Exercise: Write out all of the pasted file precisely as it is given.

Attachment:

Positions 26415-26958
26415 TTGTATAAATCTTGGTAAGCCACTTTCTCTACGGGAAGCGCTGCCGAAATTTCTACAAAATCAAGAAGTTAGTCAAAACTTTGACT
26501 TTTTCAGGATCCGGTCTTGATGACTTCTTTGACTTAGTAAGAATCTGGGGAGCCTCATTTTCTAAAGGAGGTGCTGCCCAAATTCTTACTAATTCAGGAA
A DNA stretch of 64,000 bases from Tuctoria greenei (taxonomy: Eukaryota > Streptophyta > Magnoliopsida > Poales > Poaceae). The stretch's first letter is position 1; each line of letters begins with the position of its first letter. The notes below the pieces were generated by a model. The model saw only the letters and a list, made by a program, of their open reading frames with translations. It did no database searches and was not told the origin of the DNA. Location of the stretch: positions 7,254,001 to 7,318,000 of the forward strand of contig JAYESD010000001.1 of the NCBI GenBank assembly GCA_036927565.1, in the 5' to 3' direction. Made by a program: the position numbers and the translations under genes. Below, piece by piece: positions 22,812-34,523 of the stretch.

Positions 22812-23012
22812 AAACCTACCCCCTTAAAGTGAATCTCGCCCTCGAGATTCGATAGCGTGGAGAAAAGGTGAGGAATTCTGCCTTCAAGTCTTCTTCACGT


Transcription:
Positions 26415-26958
26415 TTGTATAAATCTTGGTAAGCCACTTTCTCTACGGGAAGCGCTGCCGAAATTTCTACAAAATCAAGAAGTTAGTCAAAACTTTGACT
26501 TTTTCAGGATCCGGTCTTGATGACTTCTTTGACTTAGTAAGAATCTGGGGAGCCTCATTTTCTAAAGGAGGTGCTGCCCAAATTCTTACTAATTCAGGAA
A DNA stretch of 64,000 bases from Tuctoria greenei (taxonomy: Eukaryota > Streptophyta > Magnoliopsida > Poales > Poaceae). The stretch's first letter is position 1; each line of letters begins with the position of its first letter. The notes below the pieces were generated by a model. The model saw only the letters and a list, made by a program, of their open reading frames with translations. It did no database searches and was not told the origin of the DNA. Location of the stretch: positions 7,254,001 to 7,318,000 of the forward strand of contig JAYESD010000001.1 of the NCBI GenBank assembly GCA_036927565.1, in the 5' to 3' direction. Made by a program: the position numbers and the translations under genes. Below, piece by piece: positions 22,812-34,523 of the stretch.

Positions 22812-23012
22812 AAACCTACCCCCTTAAAGTGAATCTCGCCCTCGAGATTCGATAGCGTGGAGAAAAGGTGAGGAATTCTGCCTTCAAGTCTTCTTCACGT